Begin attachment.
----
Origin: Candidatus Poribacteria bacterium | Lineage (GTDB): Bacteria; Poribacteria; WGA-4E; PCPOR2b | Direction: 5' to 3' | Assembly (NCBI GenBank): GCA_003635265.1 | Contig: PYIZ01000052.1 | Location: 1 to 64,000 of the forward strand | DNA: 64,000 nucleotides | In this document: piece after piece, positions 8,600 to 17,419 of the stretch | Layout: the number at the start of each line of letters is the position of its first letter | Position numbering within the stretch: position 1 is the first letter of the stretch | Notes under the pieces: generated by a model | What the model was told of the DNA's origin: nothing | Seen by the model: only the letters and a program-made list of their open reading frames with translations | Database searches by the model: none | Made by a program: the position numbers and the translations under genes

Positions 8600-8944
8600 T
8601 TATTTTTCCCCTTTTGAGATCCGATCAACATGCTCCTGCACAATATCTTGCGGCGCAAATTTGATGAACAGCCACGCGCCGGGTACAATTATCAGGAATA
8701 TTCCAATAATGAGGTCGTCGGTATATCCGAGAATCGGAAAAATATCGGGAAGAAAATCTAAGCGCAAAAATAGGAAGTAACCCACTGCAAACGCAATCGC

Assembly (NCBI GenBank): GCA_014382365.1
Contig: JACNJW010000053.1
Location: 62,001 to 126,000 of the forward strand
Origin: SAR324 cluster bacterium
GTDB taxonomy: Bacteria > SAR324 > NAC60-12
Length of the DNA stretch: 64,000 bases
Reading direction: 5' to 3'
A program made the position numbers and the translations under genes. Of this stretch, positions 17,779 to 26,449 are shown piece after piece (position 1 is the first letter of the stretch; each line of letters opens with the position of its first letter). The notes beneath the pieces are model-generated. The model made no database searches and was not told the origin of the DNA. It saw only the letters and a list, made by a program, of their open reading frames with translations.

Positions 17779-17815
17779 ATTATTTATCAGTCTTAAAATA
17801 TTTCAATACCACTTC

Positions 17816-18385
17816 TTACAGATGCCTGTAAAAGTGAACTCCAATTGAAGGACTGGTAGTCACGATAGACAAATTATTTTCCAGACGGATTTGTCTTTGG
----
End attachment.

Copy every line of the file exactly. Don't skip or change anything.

Origin: Candidatus Poribacteria bacterium | Lineage (GTDB): Bacteria; Poribacteria; WGA-4E; PCPOR2b | Direction: 5' to 3' | Assembly (NCBI GenBank): GCA_003635265.1 | Contig: PYIZ01000052.1 | Location: 1 to 64,000 of the forward strand | DNA: 64,000 nucleotides | In this document: piece after piece, positions 8,600 to 17,419 of the stretch | Layout: the number at the start of each line of letters is the position of its first letter | Position numbering within the stretch: position 1 is the first letter of the stretch | Notes under the pieces: generated by a model | What the model was told of the DNA's origin: nothing | Seen by the model: only the letters and a program-made list of their open reading frames with translations | Database searches by the model: none | Made by a program: the position numbers and the translations under genes

Positions 8600-8944
8600 T
8601 TATTTTTCCCCTTTTGAGATCCGATCAACATGCTCCTGCACAATATCTTGCGGCGCAAATTTGATGAACAGCCACGCGCCGGGTACAATTATCAGGAATA
8701 TTCCAATAATGAGGTCGTCGGTATATCCGAGAATCGGAAAAATATCGGGAAGAAAATCTAAGCGCAAAAATAGGAAGTAACCCACTGCAAACGCAATCGC

Assembly (NCBI GenBank): GCA_014382365.1
Contig: JACNJW010000053.1
Location: 62,001 to 126,000 of the forward strand
Origin: SAR324 cluster bacterium
GTDB taxonomy: Bacteria > SAR324 > NAC60-12
Length of the DNA stretch: 64,000 bases
Reading direction: 5' to 3'
A program made the position numbers and the translations under genes. Of this stretch, positions 17,779 to 26,449 are shown piece after piece (position 1 is the first letter of the stretch; each line of letters opens with the position of its first letter). The notes beneath the pieces are model-generated. The model made no database searches and was not told the origin of the DNA. It saw only the letters and a list, made by a program, of their open reading frames with translations.

Positions 17779-17815
17779 ATTATTTATCAGTCTTAAAATA
17801 TTTCAATACCACTTC

Positions 17816-18385
17816 TTACAGATGCCTGTAAAAGTGAACTCCAATTGAAGGACTGGTAGTCACGATAGACAAATTATTTTCCAGACGGATTTGTCTTTGG